Hey everyone! Guess what? Synapse 1.61 is out! Let's have a look at it.
If you are new to Matrix, you might have not heard of the feature referred to as
"groups" or "communities" (depending on the context). This feature allowed
grouping rooms and users to better represent a community, one of which being
+matrix:matrix.org which used to represent the Matrix community. This may
sound similar to Matrix
Spaces, and it would
make sense since Spaces are meant to be a more powerful replacement for groups.
In Synapse 1.56, support for groups was deprecated, with a plan to fully remove it in a later release of Synapse. This has now been done as of Synapse 1.61, and most of the code supporting this feature has now been removed.
Note that this means that administrators of homeservers using workers can remove endpoints related to groups from their reverse proxy configuration. See the upgrade notes for more information.
A common issue we see homeserver administrators struggle with is managing the disk space used by Synapse. A non-negligible part of that disk space usage is dedicated to storing files uploaded by Matrix users, both local and remote.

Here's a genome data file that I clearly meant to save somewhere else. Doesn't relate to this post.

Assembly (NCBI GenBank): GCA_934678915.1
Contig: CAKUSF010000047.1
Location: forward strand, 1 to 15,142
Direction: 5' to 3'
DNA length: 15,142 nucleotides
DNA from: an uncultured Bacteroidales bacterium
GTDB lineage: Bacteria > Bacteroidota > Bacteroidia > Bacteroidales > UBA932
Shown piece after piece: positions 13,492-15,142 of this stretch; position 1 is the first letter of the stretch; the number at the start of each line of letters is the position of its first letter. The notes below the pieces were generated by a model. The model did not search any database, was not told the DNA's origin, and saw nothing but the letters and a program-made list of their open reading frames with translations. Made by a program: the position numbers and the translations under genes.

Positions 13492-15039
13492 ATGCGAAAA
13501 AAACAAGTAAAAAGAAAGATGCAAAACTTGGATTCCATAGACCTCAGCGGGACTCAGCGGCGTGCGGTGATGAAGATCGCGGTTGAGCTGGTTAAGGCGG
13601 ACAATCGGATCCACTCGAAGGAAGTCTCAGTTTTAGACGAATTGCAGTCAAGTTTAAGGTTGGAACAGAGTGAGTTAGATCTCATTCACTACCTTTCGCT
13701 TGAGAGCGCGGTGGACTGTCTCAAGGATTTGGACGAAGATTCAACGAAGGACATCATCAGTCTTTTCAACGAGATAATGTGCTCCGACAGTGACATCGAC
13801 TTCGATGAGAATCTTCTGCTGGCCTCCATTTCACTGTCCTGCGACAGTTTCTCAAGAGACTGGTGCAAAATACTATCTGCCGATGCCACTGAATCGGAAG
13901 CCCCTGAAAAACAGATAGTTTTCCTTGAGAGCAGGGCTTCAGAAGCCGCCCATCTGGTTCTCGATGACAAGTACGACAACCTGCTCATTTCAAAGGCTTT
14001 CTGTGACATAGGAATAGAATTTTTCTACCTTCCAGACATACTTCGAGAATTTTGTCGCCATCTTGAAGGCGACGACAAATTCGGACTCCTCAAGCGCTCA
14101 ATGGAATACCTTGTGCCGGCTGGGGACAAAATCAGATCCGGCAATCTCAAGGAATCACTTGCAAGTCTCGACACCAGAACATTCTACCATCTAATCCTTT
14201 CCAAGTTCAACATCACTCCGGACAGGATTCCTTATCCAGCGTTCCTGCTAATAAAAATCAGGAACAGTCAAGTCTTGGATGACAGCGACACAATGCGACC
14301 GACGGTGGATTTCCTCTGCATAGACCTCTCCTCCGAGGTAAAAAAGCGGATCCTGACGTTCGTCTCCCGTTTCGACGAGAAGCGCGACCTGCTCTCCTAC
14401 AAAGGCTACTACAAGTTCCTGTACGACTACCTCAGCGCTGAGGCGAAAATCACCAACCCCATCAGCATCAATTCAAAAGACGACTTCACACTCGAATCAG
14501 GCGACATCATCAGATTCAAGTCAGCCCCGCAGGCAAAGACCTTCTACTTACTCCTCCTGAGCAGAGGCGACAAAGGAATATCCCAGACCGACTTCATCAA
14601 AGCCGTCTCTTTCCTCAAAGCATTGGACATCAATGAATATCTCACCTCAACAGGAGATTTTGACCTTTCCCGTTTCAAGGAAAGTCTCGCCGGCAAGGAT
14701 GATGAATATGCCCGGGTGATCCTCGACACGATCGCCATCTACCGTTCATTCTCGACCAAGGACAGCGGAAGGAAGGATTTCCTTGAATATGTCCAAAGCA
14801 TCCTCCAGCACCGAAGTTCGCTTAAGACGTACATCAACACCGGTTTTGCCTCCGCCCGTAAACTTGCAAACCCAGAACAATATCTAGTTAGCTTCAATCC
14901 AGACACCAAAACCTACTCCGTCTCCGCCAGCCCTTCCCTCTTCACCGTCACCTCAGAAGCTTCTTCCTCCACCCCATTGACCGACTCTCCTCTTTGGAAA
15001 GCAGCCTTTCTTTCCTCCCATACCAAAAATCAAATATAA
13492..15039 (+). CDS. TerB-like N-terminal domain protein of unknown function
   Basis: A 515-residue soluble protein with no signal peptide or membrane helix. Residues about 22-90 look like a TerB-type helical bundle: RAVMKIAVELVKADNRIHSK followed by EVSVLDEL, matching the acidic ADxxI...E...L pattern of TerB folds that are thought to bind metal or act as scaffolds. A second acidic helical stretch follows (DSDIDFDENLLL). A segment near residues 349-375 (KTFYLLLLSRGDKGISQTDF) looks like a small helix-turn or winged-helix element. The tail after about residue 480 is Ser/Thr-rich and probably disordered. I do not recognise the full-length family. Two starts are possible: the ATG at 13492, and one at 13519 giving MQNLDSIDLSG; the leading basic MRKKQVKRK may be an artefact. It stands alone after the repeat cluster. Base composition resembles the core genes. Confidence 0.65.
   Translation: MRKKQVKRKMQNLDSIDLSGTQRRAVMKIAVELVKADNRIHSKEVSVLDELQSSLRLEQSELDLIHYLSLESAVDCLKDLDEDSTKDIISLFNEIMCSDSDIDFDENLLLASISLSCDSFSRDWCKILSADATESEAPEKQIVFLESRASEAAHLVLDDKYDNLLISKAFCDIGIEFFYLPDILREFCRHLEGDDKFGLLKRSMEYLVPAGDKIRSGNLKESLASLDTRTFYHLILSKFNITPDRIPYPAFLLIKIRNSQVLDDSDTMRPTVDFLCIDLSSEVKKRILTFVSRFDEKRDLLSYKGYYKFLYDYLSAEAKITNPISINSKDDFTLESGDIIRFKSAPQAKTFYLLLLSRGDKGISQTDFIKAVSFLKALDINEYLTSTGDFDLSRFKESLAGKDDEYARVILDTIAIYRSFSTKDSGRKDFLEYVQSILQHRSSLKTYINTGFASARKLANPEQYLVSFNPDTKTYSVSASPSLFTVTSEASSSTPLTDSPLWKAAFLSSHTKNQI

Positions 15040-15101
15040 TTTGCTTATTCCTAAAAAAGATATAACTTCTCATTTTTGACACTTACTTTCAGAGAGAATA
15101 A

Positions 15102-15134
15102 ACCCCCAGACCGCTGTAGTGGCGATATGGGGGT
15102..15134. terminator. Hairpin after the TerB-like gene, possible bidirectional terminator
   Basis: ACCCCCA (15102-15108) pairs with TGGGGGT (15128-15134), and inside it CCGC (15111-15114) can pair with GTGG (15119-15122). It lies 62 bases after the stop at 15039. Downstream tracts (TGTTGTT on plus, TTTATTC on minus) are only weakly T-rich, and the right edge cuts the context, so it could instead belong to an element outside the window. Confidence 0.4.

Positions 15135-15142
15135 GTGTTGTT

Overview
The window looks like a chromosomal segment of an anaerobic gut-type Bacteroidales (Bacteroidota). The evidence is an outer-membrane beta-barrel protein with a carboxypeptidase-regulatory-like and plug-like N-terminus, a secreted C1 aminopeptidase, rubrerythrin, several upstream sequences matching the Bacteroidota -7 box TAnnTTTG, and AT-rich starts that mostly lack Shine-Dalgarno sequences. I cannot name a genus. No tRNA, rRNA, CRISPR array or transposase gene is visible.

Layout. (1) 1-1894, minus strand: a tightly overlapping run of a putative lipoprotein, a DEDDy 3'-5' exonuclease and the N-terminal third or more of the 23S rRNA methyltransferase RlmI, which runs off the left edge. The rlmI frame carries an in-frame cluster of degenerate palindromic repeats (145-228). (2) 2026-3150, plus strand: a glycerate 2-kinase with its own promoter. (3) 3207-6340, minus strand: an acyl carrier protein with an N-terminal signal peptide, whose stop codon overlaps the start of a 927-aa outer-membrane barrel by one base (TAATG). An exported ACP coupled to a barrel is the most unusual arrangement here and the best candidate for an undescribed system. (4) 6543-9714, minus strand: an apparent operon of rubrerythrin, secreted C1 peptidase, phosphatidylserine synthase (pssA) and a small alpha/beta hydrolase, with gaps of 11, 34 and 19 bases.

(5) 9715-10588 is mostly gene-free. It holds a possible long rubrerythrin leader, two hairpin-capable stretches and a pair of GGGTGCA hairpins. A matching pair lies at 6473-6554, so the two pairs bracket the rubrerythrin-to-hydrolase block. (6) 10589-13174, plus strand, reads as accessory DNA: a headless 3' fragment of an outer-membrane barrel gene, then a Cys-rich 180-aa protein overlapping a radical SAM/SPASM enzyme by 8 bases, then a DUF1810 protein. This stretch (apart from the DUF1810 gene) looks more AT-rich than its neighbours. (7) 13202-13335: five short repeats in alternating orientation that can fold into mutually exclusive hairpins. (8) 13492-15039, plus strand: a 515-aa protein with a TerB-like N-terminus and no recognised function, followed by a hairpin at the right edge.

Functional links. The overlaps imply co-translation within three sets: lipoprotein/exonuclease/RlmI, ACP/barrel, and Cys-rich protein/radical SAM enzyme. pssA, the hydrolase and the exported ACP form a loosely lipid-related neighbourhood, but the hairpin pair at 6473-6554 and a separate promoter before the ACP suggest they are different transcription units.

Up until now Synapse would only provide administrators with limited, manual ways to manage the media store of their homeserver, via the admin API.
As of this release, Synapse now allows administrators to define retention lifetimes for local and remote media. This allows media that hasn't been accessed in a long time to be automatically deleted, therefore freeing up disk space. Server administrators wishing to control media retention more finely can also define different policies for remote and local media.
This feature can be enabled by configuring the
media_retention setting, see
for more information.
This release of Synapse introduces a change in the return value of the
check_event_for_spam spam checker module callback, in order to allow modules
more flexibility in communicating to users why their messages are rejected. This
is part of ongoing improvement works around spam checker callbacks, watch this
space next time for more information!
Synapse is a Free and Open Source Software project, and we'd like to extend our thanks to everyone who contributed to this release, including (in no particular order) Beeper, Dirk Klimpel and Jacek Kuśnierz.